Why retailers are turning their stores into fulfillment centers

Demands of the pandemic and changing customer behavior has led retailers to rethink their physical footprints.
27 July 2020

Building the fulfillment centers of tomorrow, today. Source: Shutterstock

  • Retailers are transforming under-performing retail properties into fulfillment centers as the rise of e-commerce continues
  • The pandemic has accelerated the need for retailers to adopt omnichannel solutions and digitalization strategies
  • A survey found 88% of shoppers are willing to pay for same-day or faster delivery

Empty stores and shopping centers are being repurposed for distribution – with footfall on the decline, physical shops can serve as warehouses and fulfilment centers as online shopping continues to skyrocket. 

While this trend has accelerated amid the pandemic – with many retailers unable to open storefronts for long periods amid extensive lockdowns – a study in 2019 by global industrial real estate firm CBRE noted major retailers were choosing to convert under-performing retail properties into e-commerce hubs to bolster ancillary businesses like packaging, transportation, and logistics.

And while this tactic was already being adopted well before the pandemic, it’s likely to gain momentum as store closures and bankruptcies become an all-too common tale, and bricks-and-mortar traffic gradually recovers, if not to pre-crisis levels. 

“Organizations that can quickly reimagine their omnichannel approach to create a distinctive customer experience will recover faster from the pandemic,” a McKinsey study revealed. The global e-commerce market was valued at US$9.09 trillion last year and is estimated to grow at a compound annual growth rate (CAGR) of 14.7% from 2020 to 2027, according to Grand View Research.

Retail titan Amazon has set the standard with industry watchers even coining an eponymous term “Amazon effect”, referring to the impact created by the online, e-commerce or digital marketplace on the traditional brick and mortar business model due to the change in shopping patterns, customer expectations, and a new competitive landscape.

One of the most significant effects is Amazon’s constant move towards rapid fulfillment in recent years – the driving force behind exploration into drones, self-driving vehicles, and Prime Air fleet. People want their goods now, tomorrow or as soon as possible. A recent survey found that 88% of shoppers indicated they are willing to pay for same-day or faster delivery. Another study found that close to 80% of logistics companies expect they will be providing same-day delivery by 2023.

Getting goods to consumers as fast as possible has become one of the most important differentiators in retail, and it’s led retailers to think creatively about how they do it, including reimagining the functionality of their physical footprint.

The road to faster, safer fulfillment 

Last year, we saw an Amazon and Kohl’s partnership that offered online customers a hassle-free return solution. Customers were able to return Amazon orders to any physical Kohl’s store, and Kohl’s would then pack, label, and ship the returned goods for them.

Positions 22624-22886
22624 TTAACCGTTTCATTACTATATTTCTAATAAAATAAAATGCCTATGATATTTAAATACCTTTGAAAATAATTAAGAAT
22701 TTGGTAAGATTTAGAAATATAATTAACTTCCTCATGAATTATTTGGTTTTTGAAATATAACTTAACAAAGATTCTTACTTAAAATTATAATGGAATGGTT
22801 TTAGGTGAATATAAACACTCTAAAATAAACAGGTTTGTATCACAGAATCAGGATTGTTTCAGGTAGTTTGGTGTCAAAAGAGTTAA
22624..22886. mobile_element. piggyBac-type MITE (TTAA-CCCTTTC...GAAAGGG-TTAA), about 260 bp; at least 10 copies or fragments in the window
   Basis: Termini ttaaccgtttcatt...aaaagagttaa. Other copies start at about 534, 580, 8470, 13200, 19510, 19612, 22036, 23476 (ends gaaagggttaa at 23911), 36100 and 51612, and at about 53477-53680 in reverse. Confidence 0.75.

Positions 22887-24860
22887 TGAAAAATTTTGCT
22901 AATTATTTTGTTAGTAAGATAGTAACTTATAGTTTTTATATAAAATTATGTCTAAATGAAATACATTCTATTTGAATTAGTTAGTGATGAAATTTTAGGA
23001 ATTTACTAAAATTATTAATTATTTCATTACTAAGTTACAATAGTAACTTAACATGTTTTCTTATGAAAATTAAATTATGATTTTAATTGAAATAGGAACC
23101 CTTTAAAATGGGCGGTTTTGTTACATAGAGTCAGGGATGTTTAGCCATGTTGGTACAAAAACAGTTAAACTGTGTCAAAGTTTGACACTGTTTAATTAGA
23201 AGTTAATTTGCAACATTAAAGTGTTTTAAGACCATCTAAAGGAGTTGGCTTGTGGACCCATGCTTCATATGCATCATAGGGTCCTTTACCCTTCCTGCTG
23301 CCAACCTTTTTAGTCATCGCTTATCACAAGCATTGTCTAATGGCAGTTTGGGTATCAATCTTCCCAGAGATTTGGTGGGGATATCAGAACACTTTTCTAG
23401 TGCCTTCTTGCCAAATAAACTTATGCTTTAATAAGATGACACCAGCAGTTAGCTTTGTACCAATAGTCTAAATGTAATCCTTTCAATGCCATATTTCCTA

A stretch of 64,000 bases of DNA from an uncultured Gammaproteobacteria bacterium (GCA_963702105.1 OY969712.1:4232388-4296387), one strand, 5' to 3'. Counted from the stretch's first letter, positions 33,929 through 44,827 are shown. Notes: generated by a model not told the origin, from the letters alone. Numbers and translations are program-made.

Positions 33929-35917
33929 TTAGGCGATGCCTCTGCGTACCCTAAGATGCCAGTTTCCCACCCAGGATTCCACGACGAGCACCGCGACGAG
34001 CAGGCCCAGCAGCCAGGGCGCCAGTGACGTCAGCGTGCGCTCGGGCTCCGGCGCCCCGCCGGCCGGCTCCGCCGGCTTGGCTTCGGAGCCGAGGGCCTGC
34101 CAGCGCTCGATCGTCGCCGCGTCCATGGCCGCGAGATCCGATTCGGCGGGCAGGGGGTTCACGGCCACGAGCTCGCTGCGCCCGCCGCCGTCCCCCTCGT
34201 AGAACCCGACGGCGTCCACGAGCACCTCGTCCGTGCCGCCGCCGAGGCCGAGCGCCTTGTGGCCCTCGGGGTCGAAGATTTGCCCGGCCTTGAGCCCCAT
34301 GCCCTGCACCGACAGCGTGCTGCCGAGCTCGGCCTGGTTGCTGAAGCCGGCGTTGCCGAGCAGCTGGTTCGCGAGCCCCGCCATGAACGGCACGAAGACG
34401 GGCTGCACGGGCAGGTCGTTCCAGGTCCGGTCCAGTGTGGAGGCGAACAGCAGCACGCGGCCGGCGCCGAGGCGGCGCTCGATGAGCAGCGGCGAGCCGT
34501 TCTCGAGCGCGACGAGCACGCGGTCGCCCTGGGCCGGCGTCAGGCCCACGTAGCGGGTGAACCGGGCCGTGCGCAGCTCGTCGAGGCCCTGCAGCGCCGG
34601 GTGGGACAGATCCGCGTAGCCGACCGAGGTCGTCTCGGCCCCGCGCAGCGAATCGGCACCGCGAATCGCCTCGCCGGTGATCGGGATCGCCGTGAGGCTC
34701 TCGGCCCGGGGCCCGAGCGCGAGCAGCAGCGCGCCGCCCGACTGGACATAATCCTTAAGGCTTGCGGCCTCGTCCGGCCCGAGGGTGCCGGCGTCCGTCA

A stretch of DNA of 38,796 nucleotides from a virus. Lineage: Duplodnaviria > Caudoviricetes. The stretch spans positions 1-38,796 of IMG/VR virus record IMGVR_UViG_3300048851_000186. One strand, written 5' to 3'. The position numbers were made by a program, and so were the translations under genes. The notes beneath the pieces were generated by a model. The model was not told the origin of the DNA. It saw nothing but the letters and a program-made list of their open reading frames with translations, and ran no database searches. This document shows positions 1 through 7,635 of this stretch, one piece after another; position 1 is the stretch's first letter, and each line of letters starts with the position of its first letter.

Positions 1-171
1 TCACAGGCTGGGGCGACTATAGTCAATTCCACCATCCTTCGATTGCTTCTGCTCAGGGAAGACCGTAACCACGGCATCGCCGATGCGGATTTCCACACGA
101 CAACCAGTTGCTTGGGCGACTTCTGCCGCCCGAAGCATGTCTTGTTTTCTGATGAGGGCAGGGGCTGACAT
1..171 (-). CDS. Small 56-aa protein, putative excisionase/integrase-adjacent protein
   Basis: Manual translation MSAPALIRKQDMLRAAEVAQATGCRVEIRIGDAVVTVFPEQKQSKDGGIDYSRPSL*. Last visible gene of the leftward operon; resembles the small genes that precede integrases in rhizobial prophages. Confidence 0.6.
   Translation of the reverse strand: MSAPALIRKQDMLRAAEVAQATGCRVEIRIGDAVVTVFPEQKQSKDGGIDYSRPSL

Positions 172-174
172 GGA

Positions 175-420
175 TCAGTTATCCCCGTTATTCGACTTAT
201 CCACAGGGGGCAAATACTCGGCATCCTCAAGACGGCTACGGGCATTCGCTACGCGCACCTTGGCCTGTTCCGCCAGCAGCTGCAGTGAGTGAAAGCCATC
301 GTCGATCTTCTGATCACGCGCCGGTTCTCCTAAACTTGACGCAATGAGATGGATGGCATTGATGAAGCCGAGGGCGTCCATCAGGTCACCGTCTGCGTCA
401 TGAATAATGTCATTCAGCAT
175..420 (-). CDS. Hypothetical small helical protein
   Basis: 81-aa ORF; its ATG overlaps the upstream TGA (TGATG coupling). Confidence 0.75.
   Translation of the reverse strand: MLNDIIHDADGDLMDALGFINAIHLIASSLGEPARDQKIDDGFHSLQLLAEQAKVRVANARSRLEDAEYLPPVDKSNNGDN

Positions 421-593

This type of partnership offers a glimpse into the evolving functions of physical retail spaces – where locations can be used in streamlining various stops along a supply chain, including reverse logistics. Transforming brick-and-mortar stores into partial distribution centers offer a new range of purposes that boost productivity, including improved inventory management, and meeting on-demand delivery needs, placing products in customer’s hands faster than ever.

Other retail players like Walmart and Target have been converting their retail spaces into mini distribution hubs to shorten the last mile for customers. CEO of Target, Brian Cornell, described the transformation as “placing our stores at the center of modern network design to deliver an unmatched combination of convenient fulfillment options.”

Besides partial or full conversion of physical stores to fulfillment centers, retailers are also looking towards opening “mini warehouses.”

A fraction of the size of conventional fulfillment centers, these mini warehouses are compact enough to fit comfortably into tight urban industrial environments or at the back of brick-and-mortar stores. These compact warehouses tend to be strategically located in major metropolitan areas where demand and consumer population is high, promising to shorten last-mile delivery times.

This transformation of space can help to alleviate some of the strain retailers have faced during the pandemic and can help appeal to the changing expectations of shoppers. But it feeds into a wider picture of transformation in the retail sector, with an increasing number of retailers turning to automation and robotics to increase productivity levels.

TechHQ recently explored how leading fashion brand Superdry integrated robots and automation into their multi-channel fulfillment centers.

“The robots work in unison with manual pickers, automatically selecting and lifting modular pick-walls and transporting them to pick-to-light stations where a predetermined pick-face is presented to the operative,” said a representative.